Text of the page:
Is Angelo Mathews actually a terrible runner?

  • 1
    Share

Angelo Mathews’ recent fall in limited-overs cricket was dramatic. Following Sri Lanka’s embarrassing Asia Cup exit, Mathews was first stripped of the captaincy, then dropped from the one-day team altogether, only 10 months after the same coach and selectors had requested him to lead the team. Chandika Hathurusingha and chief selector Graeme Labrooy have since attempted to publicly explain the decision to axe him, and have landed on three inter-related reasons:
a) Mathews is not “cricket fit”, in that they are not confident he can field for 50 overs, then be relied on to bat effectively for 30 or more overs.
b) Mathews’ running between the wickets in particular is affected by this lack of “cricket fitness”, and he has run out an unusually high number of partners
c) As a result of the two reasons above, Mathews’ presence in the side creates a less-than-ideal “team dynamic”
Hathurusingha spoke most strongly about reasons b) and c), stating that: “Running between the wickets is a very big concern for the whole team at the moment…If you look at his record, he has been involved in about 64 run-outs, and 49 times the opposite guy got run out. That’s a world record.” So do Hathurusingha’s claims stack up? Is Mathews such a poor runner that the selectors’ decision to drop him, despite being the most consistent ODI run-maker in the Sri Lanka side, defensible?
At first glance, Hathurusingha may be on to something. No batsman has been involved in as many run-outs as Mathews since his debut in 2008. In fact, no one even comes close. Mathews has been party to 65 run-outs over his career, across formats – 35% more than the next-worst offender in the time period, which is surprisingly AB de Villiers. Of that total, 42 of the run-outs involving Mathews have come in ODIs.
Mathews has not only racked up a high volume of run-outs since his debut, but it also translates to a high percentage of his partnerships being ended by a run-out. More than a tenth of Mathews’ ODI partnerships have been brought to a close by a run-out. Just to contrast, the overall run-out percentage in ODIs since Mathews’ debut is 6.19%.
A 4.2% run-out percentage change between Mathews’ partnerships and your average ODI partnership does not seem like much, but do keep in mind that run-outs are largely seen as a completely avoidable form of dismissal. Also, remember what Hathurusingha said about Sri Lanka’s “team dynamic”. From a batting partner’s perspective, you are roughly 60% more likely to have your present partnership ended by a run-out if you are batting alongside Mathews, rather than your average ODI batsman.
De Villiers is again the second-worst on this statistical measure, while Shane Watson, Eoin Morgan and Martin Guptill have had the lowest percentage of their ODI partnerships end in run-outs in this period.
We can now be sure that Mathews has registered an unusually high volume and percentage of run-out involvements over a 10-year career, but Hathurusingha’s other point was that the run-outs Mathews was involved in have overwhelmingly led to the dismissal of his partner, rather than himself. This was certainly the case in the recent Asia Cup, where Mathews was party to two running mix-ups in successive games, and was largely to blame for the dismissal of his partner on both occasions.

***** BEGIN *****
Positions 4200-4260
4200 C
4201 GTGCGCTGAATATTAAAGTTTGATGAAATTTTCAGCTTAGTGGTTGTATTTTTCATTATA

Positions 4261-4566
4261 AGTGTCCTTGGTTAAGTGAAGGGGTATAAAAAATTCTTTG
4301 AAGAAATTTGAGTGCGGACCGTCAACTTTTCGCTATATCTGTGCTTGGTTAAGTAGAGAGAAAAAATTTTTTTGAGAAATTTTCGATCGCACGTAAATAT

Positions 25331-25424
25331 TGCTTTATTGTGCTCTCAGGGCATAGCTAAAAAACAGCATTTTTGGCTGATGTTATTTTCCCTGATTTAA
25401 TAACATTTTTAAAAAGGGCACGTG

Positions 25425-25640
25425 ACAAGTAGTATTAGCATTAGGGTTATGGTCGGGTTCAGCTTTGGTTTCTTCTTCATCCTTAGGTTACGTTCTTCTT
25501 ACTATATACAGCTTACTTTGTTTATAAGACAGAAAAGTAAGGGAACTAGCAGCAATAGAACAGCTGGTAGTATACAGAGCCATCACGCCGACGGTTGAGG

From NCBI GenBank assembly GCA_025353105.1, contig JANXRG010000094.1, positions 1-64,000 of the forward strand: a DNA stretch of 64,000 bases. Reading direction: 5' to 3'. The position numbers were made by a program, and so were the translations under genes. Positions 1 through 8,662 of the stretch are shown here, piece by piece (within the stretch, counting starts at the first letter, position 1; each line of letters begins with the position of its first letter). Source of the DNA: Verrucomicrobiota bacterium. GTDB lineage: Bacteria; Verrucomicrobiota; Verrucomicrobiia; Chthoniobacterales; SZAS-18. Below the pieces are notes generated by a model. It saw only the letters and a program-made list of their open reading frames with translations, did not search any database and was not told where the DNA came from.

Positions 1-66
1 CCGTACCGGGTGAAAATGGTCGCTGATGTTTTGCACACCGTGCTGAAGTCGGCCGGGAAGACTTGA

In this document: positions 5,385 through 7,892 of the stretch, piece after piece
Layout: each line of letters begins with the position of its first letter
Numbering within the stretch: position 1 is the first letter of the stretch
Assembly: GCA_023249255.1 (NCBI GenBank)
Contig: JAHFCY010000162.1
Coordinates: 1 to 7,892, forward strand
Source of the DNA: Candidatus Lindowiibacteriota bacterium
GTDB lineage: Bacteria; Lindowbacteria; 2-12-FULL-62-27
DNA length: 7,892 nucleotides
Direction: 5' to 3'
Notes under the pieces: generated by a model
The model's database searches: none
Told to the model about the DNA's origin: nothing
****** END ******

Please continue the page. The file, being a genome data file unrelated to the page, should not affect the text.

Overall, his statistics suggest this is a trend for Mathews. In fact, not only is his involvement in dismissals of his partner unusually high for his own playing period, it is the highest – in terms of percentage of overall run-outs – in the last 30 years. In nominal terms, Mathews has been party to a run-out of his partner 50 times, across formats. Which means that of the run-outs he has been involved in, it’s his partner who has lost his wicket 77% of the time.
Although based on the statistics it now seems irrefutable that Mathews is an unusually poor runner, there are some considerations that may temper this view.
First, glance up at the graph above. The top 10 features Michael Bevan, Chris Harris and Dhoni – three batsmen in Mathews’ exact class, by which I mean lower-middle order batsmen and finishers, who are often called upon in the most frantic stage of limited-overs innings (the vast majority of the run-out involvements these players have accrued have come in limited-overs games), and also must frequently bat with the tail (Hashan Tillakaratne was also a lower-middle order man for the majority of his career, even if no one will call him a finisher).
Not only must batsmen like Mathews take many more running risks in trying to retain or regain strike – and in generally trying to score as many as in the death as possible – they are also often justified in letting their partner suffer the dismissal in a run-out situation.
For the majority of his career, Mathews’ wicket has been much more valuable to the team in the last quarter of a limited-overs innings – more valuable than any other Sri Lanka batsman you might care to name, tailender or not. He has also run out partners in the course of playing some of his greatest innings, so although some of these statistics appear damning, they do not reflect the particular match situation Mathews was required to deal with. A decision to safeguard his own wicket may have made good cricketing sense in a significant number of these occasions.
Finally, we will address Hathurusingha’s comment about Mathews’ run-out stats being a world record. Strictly speaking, this is untrue, as the graph below lays out.